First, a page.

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Blog – Experimental Universe: Exploring Yoko Ono's Instructional Works - Part 1

Posted on Jan. 8, 2014

Six Film Scripts (1964) and Imaginary Film Series (1968): What they are and why we want to revisit them

Experimental Universe is a program of events featuring films, music and performances created by Australian artists responding to Yoko Ono’s rarely-visited instructional works, Six Film Scripts (1964) and Imaginary Film Series (1968). Running over two nights (6 February and 13 February) the program also includes two film screenings of early Yoko Ono films, Apotheosis (1970) and Two Virgins (1968). In this first blog post for the MCA, Joel Stern and Danni Zuvela of OtherFilm write about some of the ideas underpinning Yoko Ono’s instructional approach.

More on these free events here: 6 February 2014, 6:00-9:00pm and 13 February, 2014, 6:00-9:00pm

In the autumn of 1967, when John Lennon was studying transcendental meditation in India with the Maharishi Mahesh Yogi, the ambitious conceptual artist he’d recently met sent him a series of instructional notes, “telling him, for example, to look at the sky and know that the first cloud he saw was the same cloud Yoko had seen earlier” (Hopkins, p. 70).

Six Film Scripts (1964) and Imaginary Film Series (1968) comprise a set of ideas, devised by Yoko Ono as part of her broader “instructionals” practice, begun in the early 1960s, notably with the publication Grapefruit (1964). Yoko Ono calls these film scripts “scores”, reflecting her contact with the ideas of international Fluxus, where scores were a common practice for instigating performances or just thinking.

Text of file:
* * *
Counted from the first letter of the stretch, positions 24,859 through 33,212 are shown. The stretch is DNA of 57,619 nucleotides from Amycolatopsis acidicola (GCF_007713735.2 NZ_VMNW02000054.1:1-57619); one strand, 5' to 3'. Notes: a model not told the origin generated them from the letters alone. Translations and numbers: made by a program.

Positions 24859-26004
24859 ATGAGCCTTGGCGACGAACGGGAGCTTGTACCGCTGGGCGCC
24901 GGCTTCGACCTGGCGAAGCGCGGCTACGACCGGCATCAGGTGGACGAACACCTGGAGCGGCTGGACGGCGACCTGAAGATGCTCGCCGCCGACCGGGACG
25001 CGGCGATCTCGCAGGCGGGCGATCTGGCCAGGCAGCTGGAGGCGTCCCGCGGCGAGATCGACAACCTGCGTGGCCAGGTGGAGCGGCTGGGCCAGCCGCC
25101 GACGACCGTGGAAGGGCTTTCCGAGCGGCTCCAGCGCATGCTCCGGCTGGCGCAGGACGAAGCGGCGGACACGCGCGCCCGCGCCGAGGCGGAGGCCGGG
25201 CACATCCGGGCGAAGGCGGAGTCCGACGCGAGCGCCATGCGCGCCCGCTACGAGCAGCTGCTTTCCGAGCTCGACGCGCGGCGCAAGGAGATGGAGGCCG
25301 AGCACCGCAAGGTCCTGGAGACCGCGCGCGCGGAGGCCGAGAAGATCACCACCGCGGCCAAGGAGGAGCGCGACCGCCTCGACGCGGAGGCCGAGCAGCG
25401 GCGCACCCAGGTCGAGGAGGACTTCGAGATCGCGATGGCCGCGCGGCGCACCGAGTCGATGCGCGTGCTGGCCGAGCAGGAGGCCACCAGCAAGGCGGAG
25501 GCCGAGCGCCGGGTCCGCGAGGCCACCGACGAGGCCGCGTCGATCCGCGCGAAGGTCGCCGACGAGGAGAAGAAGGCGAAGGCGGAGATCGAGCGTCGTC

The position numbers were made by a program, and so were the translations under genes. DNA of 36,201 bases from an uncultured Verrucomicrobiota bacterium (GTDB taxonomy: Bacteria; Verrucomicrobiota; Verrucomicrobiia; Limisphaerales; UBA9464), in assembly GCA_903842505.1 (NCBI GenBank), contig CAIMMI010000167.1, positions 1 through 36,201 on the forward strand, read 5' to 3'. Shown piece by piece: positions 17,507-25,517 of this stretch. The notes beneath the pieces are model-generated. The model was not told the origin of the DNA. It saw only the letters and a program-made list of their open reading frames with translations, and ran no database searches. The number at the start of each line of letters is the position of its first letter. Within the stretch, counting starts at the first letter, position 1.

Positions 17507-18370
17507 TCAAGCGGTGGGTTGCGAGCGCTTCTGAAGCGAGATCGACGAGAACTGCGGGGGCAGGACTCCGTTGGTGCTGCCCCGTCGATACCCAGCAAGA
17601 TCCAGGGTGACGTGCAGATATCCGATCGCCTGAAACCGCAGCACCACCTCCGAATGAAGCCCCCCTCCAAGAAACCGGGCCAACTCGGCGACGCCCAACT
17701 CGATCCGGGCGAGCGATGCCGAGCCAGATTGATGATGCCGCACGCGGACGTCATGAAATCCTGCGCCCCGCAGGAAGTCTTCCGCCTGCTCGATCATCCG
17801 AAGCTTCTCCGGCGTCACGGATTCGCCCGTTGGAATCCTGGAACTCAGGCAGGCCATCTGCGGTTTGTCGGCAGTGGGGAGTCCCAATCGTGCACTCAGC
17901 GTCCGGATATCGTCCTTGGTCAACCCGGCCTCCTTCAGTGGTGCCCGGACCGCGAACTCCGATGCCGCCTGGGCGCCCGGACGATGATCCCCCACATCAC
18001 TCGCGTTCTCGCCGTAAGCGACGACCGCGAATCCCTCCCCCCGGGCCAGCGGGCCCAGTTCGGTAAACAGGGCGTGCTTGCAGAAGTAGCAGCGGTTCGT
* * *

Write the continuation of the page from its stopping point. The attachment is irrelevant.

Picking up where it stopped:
Yoko Ono’s film score works often propose a starting point – as opposed to how a traditional continuity film script circumscribes each and every action, utterance, etc: If a conventional film script is a blueprint, a film score is a mud-map. The tenor of Yoko Ono’s film scores is alternately playful, blackly comic and naive: make a film about “Mr So… from cradle to grave” (Imaginary Film Series: Shi From the cradle to the grave of Mr. So, 1968); show a man and woman lying in bed together with their four year old child: “All they do is just sleep, and the 366 sexual positions are all in the mind of the audience”(Film no. 6 – A contemporary sexual manual, 1968).

You can read the complete ‘film scores’ for yourself here.

The film scores by Yoko Ono interpreted by the Experimental Universe artists bridge two important historical modes / movements that have been central to our thinking at OtherFilm since we started in 2004 – Conceptual Art and Structural/Materialist Film.

These modes share a lot of commonalities – the simultaneous decentring of classical notions of the spectator and refutation of the romantic author; a love of ideas rather than “stories”; a critical stance towards the institution of art as jumped-up commodity speculation dependent on the accrual of surplus value to ‘dead’ objects.

On the other hand, held up together, there is some friction between conceptualism and structural-materialism. For instance, conceptual art’s privileging of ideas over the production of individual objects is bound to a rejection of formalism – this somewhat sets it against structural/material film’s emphasis on form, a function of its hardline medium specificity. (Not for nothing did Tony Conrad call structural-materialism “the result of a shotgun marriage between 1970s Marxism and deconstructionist theory!”). Where structural-materialism is rigorously anti-illusionist, conceptual art is playful; where the former is explicitly – if academically – into critique, conceptual art’s politics are more individualist, oblique. As a practice, one is severe, the other diffuse. And, crucially, while many structural-materialism films are “conceptual”, they are first and foremost “about” one key idea: how the image works to organise our consciousness. So we’re interested in how these two methodologies might ‘play off’ against each other in Yoko Ono’s works.

Yoko Ono editing one of her films in 1969

Unsettling Scores